BOB DOLL: Yeah, so let me answer that two different ways, if I might. Kind of near term, I'm still some of these retailers that have gained market share in the wake of COVID, the Best Buys, the Lowes, the Targets. I think the HMOs have been unduly punished, so, you know, pick your poison-- Humana, United Healthcare, Cigna.
My other answer is to say, I think we are in a position. You mentioned the groups that are down the least. They're more cyclically oriented. I think the underlying US and global economies are going to get a little better, that we're going to get another stimulus package into the new year. And we'll continue to see this irregular rotation.
While the broad S&P has gone nowhere over the last three months now-- it's basically flat-- we've seen small stocks do a little bit better, cyclical stocks do a little bit better, and emerging markets do a little bit better. That's all indicative to me of a world that is slowly going to heal. Maybe that's predicting we're going to get a vaccine. Wouldn't that be good news?
KRISTIN MYERS: So to that point, Bob, do you think going forward that perhaps we're going to see value actually beating out growth?
BOB DOLL: You know, so my preference is to talk about cyclicals over defensives. But you do a correlation, and that's clearly the case that if that happens, value will do a bit better than growth, yes.
KRISTIN MYERS: All right, so let's talk economic recovery right now. We had, you know, pretty good economic data out this week on GDP, on jobless claims. Wondering how much of that recovery or the recovery that we're seeing right now being at risk.
Particularly, as I just mentioned, we had 1 million new coronavirus cases added in the United States in just two weeks. The record number was 70,000. It's now hitting 90,000, Bob. Do you at all see that economic recovery really being at risk as we're seeing these cases surge across the country?
BOB DOLL: First of all, I would say even before the surge, we were certainly entering a period of time where the nice, straight up V was going to give way to something that's still up and to the right, but bumpier. And then you layer on top of it the coronavirus flareups. And it's inevitable that's going to be called into question.
And then you put the delayed fiscal package again. And yeah, the probability that the economy pauses has certainly gone up. I think at the end of the day, it will be OK. But it's not going to be a straight line.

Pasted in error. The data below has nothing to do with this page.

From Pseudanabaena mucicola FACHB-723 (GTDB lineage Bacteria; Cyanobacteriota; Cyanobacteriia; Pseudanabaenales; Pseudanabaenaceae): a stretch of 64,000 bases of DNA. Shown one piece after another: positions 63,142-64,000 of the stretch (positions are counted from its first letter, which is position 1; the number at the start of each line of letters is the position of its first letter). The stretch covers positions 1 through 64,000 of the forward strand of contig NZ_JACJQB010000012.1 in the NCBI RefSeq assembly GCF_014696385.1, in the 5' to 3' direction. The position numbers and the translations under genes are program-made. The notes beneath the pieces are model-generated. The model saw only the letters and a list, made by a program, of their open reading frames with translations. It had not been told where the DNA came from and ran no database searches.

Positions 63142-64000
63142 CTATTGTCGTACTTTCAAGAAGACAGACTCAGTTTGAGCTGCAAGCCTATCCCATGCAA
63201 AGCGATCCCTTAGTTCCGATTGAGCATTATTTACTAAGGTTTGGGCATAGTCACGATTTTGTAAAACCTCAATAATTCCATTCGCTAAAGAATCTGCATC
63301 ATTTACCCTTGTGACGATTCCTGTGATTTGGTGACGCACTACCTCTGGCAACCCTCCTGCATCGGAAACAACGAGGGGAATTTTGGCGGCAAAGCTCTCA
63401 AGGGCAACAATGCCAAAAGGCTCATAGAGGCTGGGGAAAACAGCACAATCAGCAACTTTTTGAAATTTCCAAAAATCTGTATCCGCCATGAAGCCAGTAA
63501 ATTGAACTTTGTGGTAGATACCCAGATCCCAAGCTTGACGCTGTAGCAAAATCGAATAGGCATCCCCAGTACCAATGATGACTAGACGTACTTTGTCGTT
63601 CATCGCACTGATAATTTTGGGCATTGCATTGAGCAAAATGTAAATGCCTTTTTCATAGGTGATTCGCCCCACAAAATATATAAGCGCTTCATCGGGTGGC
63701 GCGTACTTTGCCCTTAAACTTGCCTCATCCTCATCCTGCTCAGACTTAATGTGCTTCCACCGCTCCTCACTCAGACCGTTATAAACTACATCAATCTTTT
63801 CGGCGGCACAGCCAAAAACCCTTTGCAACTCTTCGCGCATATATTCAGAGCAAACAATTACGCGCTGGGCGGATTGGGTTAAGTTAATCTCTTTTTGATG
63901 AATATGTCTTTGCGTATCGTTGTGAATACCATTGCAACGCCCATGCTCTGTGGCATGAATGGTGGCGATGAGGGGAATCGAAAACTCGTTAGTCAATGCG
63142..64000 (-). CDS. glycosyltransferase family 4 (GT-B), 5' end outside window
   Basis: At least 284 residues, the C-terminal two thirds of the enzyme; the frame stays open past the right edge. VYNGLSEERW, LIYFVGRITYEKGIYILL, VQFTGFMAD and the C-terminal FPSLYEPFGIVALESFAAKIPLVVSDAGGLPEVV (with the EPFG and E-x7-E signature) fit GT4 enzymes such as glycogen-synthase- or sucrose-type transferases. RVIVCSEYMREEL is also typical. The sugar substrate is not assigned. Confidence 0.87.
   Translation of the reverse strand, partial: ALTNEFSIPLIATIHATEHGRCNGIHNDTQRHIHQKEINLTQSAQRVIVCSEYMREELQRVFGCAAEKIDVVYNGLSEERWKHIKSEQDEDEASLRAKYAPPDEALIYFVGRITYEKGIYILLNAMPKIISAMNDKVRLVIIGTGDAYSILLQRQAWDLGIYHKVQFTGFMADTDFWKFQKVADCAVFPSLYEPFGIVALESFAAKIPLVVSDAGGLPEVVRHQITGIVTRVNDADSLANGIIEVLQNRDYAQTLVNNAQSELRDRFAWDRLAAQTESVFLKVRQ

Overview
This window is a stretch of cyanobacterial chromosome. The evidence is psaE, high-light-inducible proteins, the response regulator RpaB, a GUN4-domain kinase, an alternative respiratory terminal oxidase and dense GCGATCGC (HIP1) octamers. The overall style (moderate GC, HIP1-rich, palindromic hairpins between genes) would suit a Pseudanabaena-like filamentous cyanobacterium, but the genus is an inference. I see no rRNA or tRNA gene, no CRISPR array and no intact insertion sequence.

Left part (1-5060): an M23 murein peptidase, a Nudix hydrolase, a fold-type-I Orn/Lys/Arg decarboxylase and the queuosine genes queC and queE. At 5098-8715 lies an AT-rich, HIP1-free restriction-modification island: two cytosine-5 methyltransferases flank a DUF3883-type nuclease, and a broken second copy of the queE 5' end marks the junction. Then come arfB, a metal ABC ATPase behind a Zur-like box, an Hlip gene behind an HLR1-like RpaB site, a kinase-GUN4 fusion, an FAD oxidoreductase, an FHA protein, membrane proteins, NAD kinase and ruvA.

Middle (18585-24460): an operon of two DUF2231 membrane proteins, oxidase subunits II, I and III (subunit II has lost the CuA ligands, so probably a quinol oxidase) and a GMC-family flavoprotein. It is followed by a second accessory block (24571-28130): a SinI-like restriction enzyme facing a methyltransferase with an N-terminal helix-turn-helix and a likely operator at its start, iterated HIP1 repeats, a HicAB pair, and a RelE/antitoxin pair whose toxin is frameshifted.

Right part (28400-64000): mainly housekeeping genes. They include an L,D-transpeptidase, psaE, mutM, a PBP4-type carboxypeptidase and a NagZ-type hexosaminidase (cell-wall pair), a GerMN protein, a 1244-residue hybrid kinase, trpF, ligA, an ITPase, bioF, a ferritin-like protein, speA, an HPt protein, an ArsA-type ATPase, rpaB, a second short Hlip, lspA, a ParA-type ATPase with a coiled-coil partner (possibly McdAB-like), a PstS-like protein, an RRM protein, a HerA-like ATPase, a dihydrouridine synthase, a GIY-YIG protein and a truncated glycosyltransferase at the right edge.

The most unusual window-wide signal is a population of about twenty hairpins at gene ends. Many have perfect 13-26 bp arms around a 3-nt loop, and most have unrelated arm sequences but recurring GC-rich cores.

KRISTIN MYERS: I want to lastly ask you about tech since we had earnings come out yesterday. As I mentioned, a lot of these tech companies really taking a beating. Amazon right now down 8%. Twitter now down over 20 and 1/2%.
I'm wondering what your reaction was, I guess, more broadly to some of those earnings reports that we got yesterday. And do you think that investors right now are looking for more than just strong earnings reports from some of these tech companies, given how much they have led the market over the last several months?
BOB DOLL: You know, so I would characterize, if I could be general about it, the earnings for these big tech companies as mixed, meaning there were some good ones and some not so good ones. The problem is, the stocks were priced for everything's going to be perfect. And so some of the air's coming out of the balloon on this. And that's why they're sagging.
Look, many of these companies still have good business models. And we'll take Apple. The absence of giving any guidance for the next quarter, you know, a lot of people are saying, what's going on? Well, what's going on is coronavirus is flaring up. There's no stimulus package. Don't know what it's going to look like in China where they do a lot of their business.
No wonder they're not giving guidance. It doesn't mean they're saying something's bad. They just don't know. And that's part of the overall market's problem, the lack of visibility of continuation of this wonderful V we've seen since April.